Export Credit Norway: Fishing for new ECA ideas
TXF spoke with Ivar Slengesol, director of strategy and business development at Export Credit Norway, to discuss his newly created role and how the Norwegian ECA plans to find new growth markets in 2019.
Export Credit Norway has ambitious plans for 2019 – and beyond. The Norwegian ECA aims to grow its exporters’ client base to markets outside Europe and the US, with new found support for non-ocean based industries and increased accessibility to export finance for SMEs at the heart of its mission statement.
For example, Export Credit Norway has been looking to increase its market share in renewables, while keeping an eye on neighbouring Nordic ECAs to stay competitive. However, a one-stop-shop, like Finland’s ECA Finnvera, is still some way off, and the Norwegian ECA wants to be more creative in terms of its product offering. In fact, a new online customer interface, which automates loan application procedures, is already streamlining the previously lengthy loan application process for its exporters.
TXF spoke with Ivar Slengesol, director of strategy and business development at Export Credit Norway, to discuss his move from director of lending for industry and renewable energy, and what he plans to achieve with the new role.
TXF: How has this newly created role changed the structure of Export Credit Norway?
Ivar Slengesol (IS): It has divided the internal value chain into three parts: strategy and business development, origination and structuring, and the documentation and closing of transactions at the end.
TXF: How has the organisation’s role and products evolved over the last five years?
IS: A couple of big changes have occurred since we were established in 2012. For example, we have actively worked to diversify our offering outside traditional core segments, such as ships and oil rigs, with our focus now on information and communications technology (ICT), agriculture, health, and renewable energy.
These industries accounted for about 40% of the number of new disbursements in 2017 and 2018. In 2012, this figure was less than 10%, so we've diversified outside the main segments of maritime and oil and gas. We’re also diversifying in terms of geography, with more loans in emerging markets and developing countries, as well as increased SME support, now a much larger segment after we adjusted our offering in export contracts.
The maritime segment has also evolved over the past three to four years. Ship financing, which used to be dominated by offshore ships, is now dominated by other types of vessels, including expedition cruise vessels, ferries, passenger vessels, fishing boats, and small boats. In addition, within the last four years there has been a dramatic shift from oil rigs to production units like FPSOs and FSRUs, subsea equipment and general frame agreements with oil companies and large contractors. So a lot of change.
TXF: What’s your ticket size range in terms of highest, lowest, mean and median?
IS: The average is 430 million NOK ($47/€42 million) in terms of all new disbursements since 2012. But the median is much lower at NOK 230 million and reflects the larger share of very small transactions of less than €10 million. And, we've done a number that range from €200,000 to €400,000. So we pride ourselves in trying to do very, very small loans too.
TXF: Oil and gas was historically a huge part of your business. How important is it today?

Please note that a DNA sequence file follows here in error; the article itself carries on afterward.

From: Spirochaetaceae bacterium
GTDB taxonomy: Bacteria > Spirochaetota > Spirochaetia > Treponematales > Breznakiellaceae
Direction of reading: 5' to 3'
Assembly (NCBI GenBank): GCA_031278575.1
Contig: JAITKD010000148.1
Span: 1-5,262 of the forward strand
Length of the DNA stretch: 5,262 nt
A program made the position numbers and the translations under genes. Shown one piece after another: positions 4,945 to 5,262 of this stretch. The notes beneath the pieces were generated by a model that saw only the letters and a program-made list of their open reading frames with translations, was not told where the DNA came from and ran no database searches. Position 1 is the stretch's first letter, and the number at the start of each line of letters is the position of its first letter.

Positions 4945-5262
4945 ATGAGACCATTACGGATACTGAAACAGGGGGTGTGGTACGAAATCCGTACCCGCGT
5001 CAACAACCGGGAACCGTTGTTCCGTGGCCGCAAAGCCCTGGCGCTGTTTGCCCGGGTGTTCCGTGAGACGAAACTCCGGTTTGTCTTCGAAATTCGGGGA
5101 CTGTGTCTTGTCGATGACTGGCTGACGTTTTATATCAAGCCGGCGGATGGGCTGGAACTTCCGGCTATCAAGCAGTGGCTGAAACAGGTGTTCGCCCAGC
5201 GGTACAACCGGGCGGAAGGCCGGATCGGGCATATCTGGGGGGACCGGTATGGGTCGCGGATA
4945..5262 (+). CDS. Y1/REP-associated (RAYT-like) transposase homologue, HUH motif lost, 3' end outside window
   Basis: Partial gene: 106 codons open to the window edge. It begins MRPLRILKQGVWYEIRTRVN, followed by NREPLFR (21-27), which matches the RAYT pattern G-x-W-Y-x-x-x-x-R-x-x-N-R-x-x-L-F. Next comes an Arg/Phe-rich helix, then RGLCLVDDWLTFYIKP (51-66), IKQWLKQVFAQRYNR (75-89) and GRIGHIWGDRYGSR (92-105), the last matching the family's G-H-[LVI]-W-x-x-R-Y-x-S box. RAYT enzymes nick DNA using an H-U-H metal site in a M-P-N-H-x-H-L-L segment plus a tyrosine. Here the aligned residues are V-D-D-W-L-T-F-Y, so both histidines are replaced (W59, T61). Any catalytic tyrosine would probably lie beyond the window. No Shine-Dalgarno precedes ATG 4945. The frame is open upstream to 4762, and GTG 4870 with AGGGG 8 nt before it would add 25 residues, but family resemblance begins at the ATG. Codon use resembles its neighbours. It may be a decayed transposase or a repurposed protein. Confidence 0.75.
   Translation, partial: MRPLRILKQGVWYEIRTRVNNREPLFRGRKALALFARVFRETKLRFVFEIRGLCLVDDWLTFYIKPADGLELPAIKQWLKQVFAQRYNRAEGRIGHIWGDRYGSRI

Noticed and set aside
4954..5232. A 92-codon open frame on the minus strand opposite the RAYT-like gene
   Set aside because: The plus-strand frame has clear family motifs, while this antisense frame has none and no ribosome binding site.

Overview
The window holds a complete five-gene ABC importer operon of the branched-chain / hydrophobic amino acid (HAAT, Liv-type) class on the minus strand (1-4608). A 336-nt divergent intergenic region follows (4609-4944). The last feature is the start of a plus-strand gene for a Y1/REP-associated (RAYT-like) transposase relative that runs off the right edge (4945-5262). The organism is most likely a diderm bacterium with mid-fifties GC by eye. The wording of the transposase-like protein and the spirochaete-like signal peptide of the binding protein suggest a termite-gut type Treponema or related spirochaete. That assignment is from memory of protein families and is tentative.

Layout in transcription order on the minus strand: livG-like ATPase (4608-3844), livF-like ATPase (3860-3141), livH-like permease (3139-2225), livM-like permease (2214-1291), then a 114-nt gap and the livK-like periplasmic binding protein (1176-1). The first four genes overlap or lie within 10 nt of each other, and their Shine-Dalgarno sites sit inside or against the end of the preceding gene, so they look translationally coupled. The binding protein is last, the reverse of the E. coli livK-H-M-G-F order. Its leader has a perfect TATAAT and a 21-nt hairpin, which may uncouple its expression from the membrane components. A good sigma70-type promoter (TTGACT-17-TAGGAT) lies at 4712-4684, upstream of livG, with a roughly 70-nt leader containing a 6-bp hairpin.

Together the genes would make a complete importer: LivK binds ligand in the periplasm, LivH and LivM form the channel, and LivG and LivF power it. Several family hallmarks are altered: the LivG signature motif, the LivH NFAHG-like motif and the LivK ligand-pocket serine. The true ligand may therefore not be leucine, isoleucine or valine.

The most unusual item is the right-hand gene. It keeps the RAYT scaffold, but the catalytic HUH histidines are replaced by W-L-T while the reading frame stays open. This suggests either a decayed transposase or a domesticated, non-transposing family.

IS: It's important, but less so than it was prior to 2014 when the price of oil fell. Oil and gas, including offshore ships, used to account for 50% or more in terms of the number of applications and a much larger percentage if you looked at volumes. In 2018, these segments accounted for about 30% of the number of applications and in volume roughly 40%.
TXF: Where does your Norwegian ECA offering diverge from other Nordic ECAs?
IS: Well the Nordic ECAs are organised in different ways, for instance in Finland you have a one-stop-shop comprising various agencies and organisations under one umbrella, Finnvera.
The Swedish setup is the closest to the Norwegian setup where you have a funding organisation and a guarantee agency. But unlike SEK, Export Credit Norway is not funded in the bond market. We have funding directly from the state treasury of Norway. However, both SEK and Export Credit Norway are wholly-owned by the government.
In Denmark, EKF is mainly in the guarantee business, although it has some funding instruments, it is much more focused on cover. Sweden has a wider product offering than we do in Export Credit Norway, especially SEK. We really only offer ‘arrangement’ compliant customer financing, whereas a good chunk of SEK’s business is financing Swedish companies. EKF has quite a bit of business for working capital guarantees for Danish companies, whereas we are generally more focused on the customer side in Norway.
If you look at their various export industries there are some similarities. For Norway and Denmark it is energy (Norway more oil and gas), and for Denmark it is the wind industry and other renewable energy. Shipbuilding is still an industry in Norway, Finland and Denmark. But in many ways we supplement each other or supplement the industries. Denmark has the pharmaceutical industry, Sweden is historically quite diversified in terms of industries and Finland and Norway are more concentrated on a few segments. So that’s why we don't see the other ECAs in many common deals because we are playing on different fields. But I also think there is room for doing more to collaborate.
TXF: How do you propose more effective collaboration and prevent costly duplication in efforts for research and development (R&D)?